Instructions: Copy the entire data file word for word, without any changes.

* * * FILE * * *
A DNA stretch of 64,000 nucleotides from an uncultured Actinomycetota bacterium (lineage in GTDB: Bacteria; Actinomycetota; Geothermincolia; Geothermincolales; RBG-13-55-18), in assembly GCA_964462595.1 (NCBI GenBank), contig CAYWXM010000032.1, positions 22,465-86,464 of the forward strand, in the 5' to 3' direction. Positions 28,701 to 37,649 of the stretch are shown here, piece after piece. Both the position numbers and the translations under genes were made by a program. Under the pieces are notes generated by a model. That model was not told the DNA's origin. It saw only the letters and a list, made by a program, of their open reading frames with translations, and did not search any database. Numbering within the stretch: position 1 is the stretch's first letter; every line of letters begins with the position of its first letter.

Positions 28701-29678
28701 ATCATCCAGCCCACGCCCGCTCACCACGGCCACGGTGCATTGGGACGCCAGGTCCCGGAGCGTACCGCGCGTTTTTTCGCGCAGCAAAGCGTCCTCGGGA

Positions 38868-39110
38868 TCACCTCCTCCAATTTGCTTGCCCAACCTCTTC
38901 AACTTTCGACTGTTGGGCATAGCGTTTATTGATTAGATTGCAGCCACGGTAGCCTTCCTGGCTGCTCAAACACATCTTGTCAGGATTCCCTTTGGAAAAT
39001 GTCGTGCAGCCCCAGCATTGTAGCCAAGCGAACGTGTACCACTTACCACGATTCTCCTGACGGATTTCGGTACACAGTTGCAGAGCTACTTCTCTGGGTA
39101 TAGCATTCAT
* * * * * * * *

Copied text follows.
A DNA stretch of 64,000 nucleotides from an uncultured Actinomycetota bacterium (lineage in GTDB: Bacteria; Actinomycetota; Geothermincolia; Geothermincolales; RBG-13-55-18), in assembly GCA_964462595.1 (NCBI GenBank), contig CAYWXM010000032.1, positions 22,465-86,464 of the forward strand, in the 5' to 3' direction. Positions 28,701 to 37,649 of the stretch are shown here, piece after piece. Both the position numbers and the translations under genes were made by a program. Under the pieces are notes generated by a model. That model was not told the DNA's origin. It saw only the letters and a list, made by a program, of their open reading frames with translations, and did not search any database. Numbering within the stretch: position 1 is the stretch's first letter; every line of letters begins with the position of its first letter.

Positions 28701-29678
28701 ATCATCCAGCCCACGCCCGCTCACCACGGCCACGGTGCATTGGGACGCCAGGTCCCGGAGCGTACCGCGCGTTTTTTCGCGCAGCAAAGCGTCCTCGGGA

Positions 38868-39110
38868 TCACCTCCTCCAATTTGCTTGCCCAACCTCTTC
38901 AACTTTCGACTGTTGGGCATAGCGTTTATTGATTAGATTGCAGCCACGGTAGCCTTCCTGGCTGCTCAAACACATCTTGTCAGGATTCCCTTTGGAAAAT
39001 GTCGTGCAGCCCCAGCATTGTAGCCAAGCGAACGTGTACCACTTACCACGATTCTCCTGACGGATTTCGGTACACAGTTGCAGAGCTACTTCTCTGGGTA
39101 TAGCATTCAT